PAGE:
State court or Federal court? Where do you want to go? Depends on the case, and it depends on your jurisdiction. In this product liability case, one side wanted State court, the other side wanted Federal. This case will mostly be of interest to lawyers who deal with diversity jurisdiction, as the Second Circuit untangles the $75,000 question.
The case is Moltner v. Starbucks Coffee Co., decided on November 2. Plaintiff bought hot tea at Starbucks, double-cupped and lidded. "She had difficulty removing the lid [to add sugar] and in the course of her attempts to pry it off, the tea spilled onto her left leg and foot. Moltner suffered severe enough burns to require a skin graft. Her hospital stay also occasioned a number of secondary injuries, including bed sores and a fractured sacrum and herniated discs caused by a fall out of bed."
Some cases proceed to Federal court because the plaintiff sues under Federal law. Others make it Federal court under "diversity jurisdiction," where plaintiff and defendant are from different states and the damages exceed $75,000. This case tells us what to do when the Complaint does not specify a damages amount. After the case is filed in State court and it satisfies the diversity jurisdiction requirements, the defendant can remove the case to Federal court within 30 days of service of the complaint.
Moltner's Complaint did not specify any damages. The rules allow you to do this. But when Starbucks removed the case to Federal court more than 30 days after it was served with the case, Moltner objected, preferring State to Federal court. But Moltner cannot have it both ways. It cannot omit the damages amount from the Complaint and then object when the defendant removes the case to Federal court more than 30 days later. Starbucks was allowed to do this so long as it removed the case to Federal court 30 days after Moltner identified the monetary damages in a follow-up pleading produced in litigation. The Second Circuit (Miner, Katzmann and Cote [D.J.]), holds, "the removal clock does not start to run until the plaintiff serves the defendant with a paper that explicitly specifies the amount of monetary damages sought."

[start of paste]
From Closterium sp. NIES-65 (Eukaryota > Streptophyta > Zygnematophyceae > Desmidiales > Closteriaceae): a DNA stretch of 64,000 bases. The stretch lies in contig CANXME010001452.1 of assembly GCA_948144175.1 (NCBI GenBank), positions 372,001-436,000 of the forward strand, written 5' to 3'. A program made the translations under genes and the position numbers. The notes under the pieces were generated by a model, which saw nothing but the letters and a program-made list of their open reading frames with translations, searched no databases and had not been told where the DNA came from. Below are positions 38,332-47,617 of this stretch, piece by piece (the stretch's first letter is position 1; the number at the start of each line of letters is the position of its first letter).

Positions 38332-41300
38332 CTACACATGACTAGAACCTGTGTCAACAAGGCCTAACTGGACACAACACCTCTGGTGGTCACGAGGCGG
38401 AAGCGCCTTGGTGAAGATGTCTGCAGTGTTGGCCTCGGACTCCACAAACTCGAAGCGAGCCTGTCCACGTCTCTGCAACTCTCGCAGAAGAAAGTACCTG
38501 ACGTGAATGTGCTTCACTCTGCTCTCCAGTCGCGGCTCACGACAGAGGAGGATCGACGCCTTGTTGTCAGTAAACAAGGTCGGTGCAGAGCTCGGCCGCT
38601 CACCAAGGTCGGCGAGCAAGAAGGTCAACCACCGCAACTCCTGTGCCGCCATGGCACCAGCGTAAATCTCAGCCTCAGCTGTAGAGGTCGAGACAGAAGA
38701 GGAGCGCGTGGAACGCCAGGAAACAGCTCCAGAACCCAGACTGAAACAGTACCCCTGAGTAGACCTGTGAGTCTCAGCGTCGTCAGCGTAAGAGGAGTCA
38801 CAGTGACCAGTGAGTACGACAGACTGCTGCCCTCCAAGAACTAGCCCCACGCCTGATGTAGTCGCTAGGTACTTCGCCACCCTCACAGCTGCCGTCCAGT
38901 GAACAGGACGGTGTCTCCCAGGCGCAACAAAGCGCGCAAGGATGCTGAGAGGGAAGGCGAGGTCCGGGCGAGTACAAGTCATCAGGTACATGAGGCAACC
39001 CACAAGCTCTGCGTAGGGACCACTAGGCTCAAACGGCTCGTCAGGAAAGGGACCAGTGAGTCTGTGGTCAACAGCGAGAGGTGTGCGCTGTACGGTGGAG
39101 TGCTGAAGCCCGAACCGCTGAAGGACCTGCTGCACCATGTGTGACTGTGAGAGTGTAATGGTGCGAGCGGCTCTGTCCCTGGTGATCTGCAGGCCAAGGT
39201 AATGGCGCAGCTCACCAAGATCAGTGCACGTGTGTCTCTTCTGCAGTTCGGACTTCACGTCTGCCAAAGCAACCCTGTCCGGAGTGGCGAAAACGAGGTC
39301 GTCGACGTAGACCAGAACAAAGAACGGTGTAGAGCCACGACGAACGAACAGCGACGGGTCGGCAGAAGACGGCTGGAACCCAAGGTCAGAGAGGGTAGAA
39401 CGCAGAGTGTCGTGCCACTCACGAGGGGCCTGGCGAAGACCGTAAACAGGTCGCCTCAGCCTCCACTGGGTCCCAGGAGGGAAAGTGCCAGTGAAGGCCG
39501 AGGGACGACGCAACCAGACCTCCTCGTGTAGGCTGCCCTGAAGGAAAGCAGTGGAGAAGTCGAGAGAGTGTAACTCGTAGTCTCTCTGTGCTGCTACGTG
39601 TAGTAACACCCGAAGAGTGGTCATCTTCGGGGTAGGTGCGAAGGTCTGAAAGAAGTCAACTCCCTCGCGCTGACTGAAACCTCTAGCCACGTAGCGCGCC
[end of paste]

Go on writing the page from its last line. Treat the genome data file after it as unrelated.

Moltner had a creative argument around this rule. Her lawyer argued that, based on the nature of her injuries, Starbucks had to know that her damages exceeded $75,000. But unlike the bright-line rule adopted by the Second Circuit, Moltner's proposed rule is fuzzy. "Requiring a defendant to read the complaint and guess the amount of damages that the plaintiff seeks will create uncertainty and risks increasing the time and money spent on litigation. Under Moltner's approach, if a defendant waits to remove until the damages have been specified, the parties will dispute, upon removal, whether the defendant should have known from the complaint that the jurisdictional threshold was met."